The Grand Canyon of Yellowstone has its own geologic story. It is not well understood how this canyon developed, only that it was formed by erosion rather than by glaciations . The historical significance is one of Native American lore and of early explorers and these stories are told at the important interpretive points. The grandeur of this canyon brings on a mesmerizing notion of disbelief as visitors try to understand how a place could be so absolutely beautiful. The canyon is over 20 miles long. Remnants of an old lodge and visitor center from the 1950’s still stand, and although not of historical significance, the old buildings are representative of the architecture of the time.

 - Yellowstone Lower
	Falls
Yellowstone Lower Falls. Photo by Janie


Hayden Valley

Yellowstone River - Yellowstone National Park
Yellowstone River - Yellowstone National Park. Photo by Charles (Chuck) Peterson
Hayden Valley is the marshy side of Yellowstone existing without the expected encroachment of trees. The Hayden valley once held a part of Yellowstone Lake, and now covered with glacier till to create a thin layer of sediments keeping water from permeating beneath the surface.

Access to Hayden Valley is easy as there are a number of roadside turnouts and scenic overlooks for panoramic views of the valley. The Yellowstone River is on the east side of the roadway and there is amazing views on both sides of the road. This valley is the first place visitors go to see wildlife in Yellowstone National Park. Herds of bison live here, often crossing the road and stopping traffic for hours. Alongside of the bison, it is common to see scattered elk, and an occasional grizzly bear. The Hayden Valley is home to many different species of waterfowl, especially ducks, pelicans and Canadian geese lounging near the Yellowstone River.

Mammoth Hot Springs

Mammoth Hot Springs
Mammoth Hot Springs
History of Yellowstone National Park begins at Mammoth Hot Springs. This is the park’s headquarters, featuring some of the oldest buildings in Yellowstone. The red-roofed buildings are from the era of the Cavalry managing the park resources and the visitors back in 1886, and was promptly called Fort Yellowstone. The Mammoth Hotel is built upon an old terrace formation in 1891. The drive is a must to Mammoth Hot Springs Terrace is magnificent, traversing across the hillside through Parade Ground (several large sinkholes can be seen here),and down to Boiling River to watch the ever-present elk quietly grazing on the surrounding green lawns.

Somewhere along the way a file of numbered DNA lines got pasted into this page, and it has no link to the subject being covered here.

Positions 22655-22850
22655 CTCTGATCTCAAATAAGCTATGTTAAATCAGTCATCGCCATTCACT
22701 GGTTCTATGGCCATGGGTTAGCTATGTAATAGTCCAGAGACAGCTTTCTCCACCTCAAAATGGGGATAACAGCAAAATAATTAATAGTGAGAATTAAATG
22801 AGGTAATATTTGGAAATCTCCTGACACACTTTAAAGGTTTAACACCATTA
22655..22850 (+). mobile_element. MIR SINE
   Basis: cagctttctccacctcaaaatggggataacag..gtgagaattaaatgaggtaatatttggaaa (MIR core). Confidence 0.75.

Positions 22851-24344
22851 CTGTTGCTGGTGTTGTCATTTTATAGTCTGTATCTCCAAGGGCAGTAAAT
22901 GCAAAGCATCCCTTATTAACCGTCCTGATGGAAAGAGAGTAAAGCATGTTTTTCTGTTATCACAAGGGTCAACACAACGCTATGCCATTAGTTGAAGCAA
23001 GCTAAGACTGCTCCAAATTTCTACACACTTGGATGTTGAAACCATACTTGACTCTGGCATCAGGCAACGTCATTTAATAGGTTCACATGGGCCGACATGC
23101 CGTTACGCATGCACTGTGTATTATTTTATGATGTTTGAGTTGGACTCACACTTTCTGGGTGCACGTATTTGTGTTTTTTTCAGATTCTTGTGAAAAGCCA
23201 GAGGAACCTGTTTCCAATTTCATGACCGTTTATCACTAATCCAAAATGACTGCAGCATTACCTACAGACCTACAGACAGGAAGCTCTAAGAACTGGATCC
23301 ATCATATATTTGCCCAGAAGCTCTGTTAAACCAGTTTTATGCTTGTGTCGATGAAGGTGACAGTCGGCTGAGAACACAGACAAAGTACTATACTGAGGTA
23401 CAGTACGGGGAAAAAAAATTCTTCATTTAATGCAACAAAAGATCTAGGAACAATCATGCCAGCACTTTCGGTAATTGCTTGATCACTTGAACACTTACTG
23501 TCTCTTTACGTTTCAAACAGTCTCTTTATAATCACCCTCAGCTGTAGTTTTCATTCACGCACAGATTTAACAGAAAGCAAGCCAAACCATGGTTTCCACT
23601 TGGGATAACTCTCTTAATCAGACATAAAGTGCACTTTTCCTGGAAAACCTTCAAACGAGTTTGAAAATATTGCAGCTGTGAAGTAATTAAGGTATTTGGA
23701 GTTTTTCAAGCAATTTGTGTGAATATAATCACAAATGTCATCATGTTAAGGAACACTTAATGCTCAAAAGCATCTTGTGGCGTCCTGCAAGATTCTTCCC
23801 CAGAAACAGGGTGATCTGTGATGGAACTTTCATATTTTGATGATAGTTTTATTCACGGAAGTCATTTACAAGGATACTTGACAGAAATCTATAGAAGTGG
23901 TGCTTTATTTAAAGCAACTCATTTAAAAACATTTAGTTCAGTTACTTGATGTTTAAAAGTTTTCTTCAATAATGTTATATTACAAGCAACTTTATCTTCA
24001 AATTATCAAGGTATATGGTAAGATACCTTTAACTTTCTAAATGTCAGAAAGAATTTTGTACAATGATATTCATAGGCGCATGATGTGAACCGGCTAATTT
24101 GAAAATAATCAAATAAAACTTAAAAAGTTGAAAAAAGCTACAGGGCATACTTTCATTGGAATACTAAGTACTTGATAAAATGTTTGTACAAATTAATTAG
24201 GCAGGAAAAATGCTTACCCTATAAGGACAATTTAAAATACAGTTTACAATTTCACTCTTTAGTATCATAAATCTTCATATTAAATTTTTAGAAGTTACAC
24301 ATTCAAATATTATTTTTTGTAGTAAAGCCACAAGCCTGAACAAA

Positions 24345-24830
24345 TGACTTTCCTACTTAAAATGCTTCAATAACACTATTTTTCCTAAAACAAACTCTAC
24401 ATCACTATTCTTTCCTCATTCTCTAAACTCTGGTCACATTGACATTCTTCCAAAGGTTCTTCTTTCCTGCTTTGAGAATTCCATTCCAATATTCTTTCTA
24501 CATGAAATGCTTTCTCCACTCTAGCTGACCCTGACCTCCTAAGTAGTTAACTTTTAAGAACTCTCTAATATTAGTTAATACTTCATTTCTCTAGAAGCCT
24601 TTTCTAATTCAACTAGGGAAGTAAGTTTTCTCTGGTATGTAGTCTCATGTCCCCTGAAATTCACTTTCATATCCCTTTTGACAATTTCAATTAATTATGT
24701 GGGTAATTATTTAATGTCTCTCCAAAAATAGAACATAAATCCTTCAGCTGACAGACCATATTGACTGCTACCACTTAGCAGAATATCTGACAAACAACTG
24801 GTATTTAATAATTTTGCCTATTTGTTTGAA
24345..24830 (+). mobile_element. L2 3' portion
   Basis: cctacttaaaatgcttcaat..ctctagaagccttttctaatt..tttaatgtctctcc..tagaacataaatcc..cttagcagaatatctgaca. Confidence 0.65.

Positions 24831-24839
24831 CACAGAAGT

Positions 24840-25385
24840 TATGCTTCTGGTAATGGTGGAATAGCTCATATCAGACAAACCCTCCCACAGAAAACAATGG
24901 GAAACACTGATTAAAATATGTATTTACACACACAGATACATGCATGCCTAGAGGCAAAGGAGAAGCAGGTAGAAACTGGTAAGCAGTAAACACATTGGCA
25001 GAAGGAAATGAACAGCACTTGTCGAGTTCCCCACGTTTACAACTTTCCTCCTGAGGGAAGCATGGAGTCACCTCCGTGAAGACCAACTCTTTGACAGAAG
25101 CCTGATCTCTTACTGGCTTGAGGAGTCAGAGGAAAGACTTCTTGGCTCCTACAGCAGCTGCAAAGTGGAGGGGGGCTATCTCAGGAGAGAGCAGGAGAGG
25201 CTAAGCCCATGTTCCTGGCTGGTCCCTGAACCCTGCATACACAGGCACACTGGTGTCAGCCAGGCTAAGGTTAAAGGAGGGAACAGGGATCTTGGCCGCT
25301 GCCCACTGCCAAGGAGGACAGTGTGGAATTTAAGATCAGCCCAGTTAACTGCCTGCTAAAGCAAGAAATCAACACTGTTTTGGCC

Mammoth Hot Springs attracts a lot of visitors even though the hot springs is an unpredictable force of thermal activity. Sometimes the hot springs can be overly active and other times to appear to have ‘died’. The rate of flow changes daily, as Mammoth Hot Springs are superficial expression of the deep volcanic forces at work in this region. Capitol Hill and Dude Hill are the major features at the Mammoth Village area.

In early days of Yellowstone, the hot springs would attract people seeking pain reliefs in the mineral waters. Two major historical events happened at Mammoth Hot Springs, The Nez Perce fight of 1877, as well as President Teddy Roosevelt’s visit in 1903.

Yellowstone Lake

Yellowstone Lake - Yellowstone National Park
Yellowstone Lake - Yellowstone National Park. Photo by Valerie Engelleiter
Yellowstone Lake in all of its grandeur remains the largest high-altitude lake in the lower 48 states. Even in July, the mountains rising across the lake remain snow-capped. On cold, windy days ocean-like white waves break onto the shore. Every view is appreciated and many visitors marvel at making snow balls in midst of summer heat.

Fishing Bridge: In 1902, a rough-hew corduroy log bridge was built known as Yellowstone’s Fishing Bridge. It was a tremendously popular place to fish for almost 50 years. The fishing was so good due to it was a major spawning locale for cutthroat trout. As a result of the fishing practice, the cutthroat population declined and is still considered endangered today. In 1973, the Fishing Bridge was closed to fishing, but still remains a popular place to observe the cutthroat trout spawning.

The prototype of rustic architecture throughout parks all over the nation came from the famous Fishing Bridge Museum of 1931, establishing the prototype. It features native rock and stone chiseled out of a rock outcrop as to be able to ‘see through the building’.
Archeological Research: In the East Entrance Road, archeological research continues to be conducted with excellent results. Earlier studies found indigenous people lived in the lake area over 9,600 years ago. A variety of projectile points are being found as is hearth cooking structures, and a bison harvest site.

Norris Geyser Basin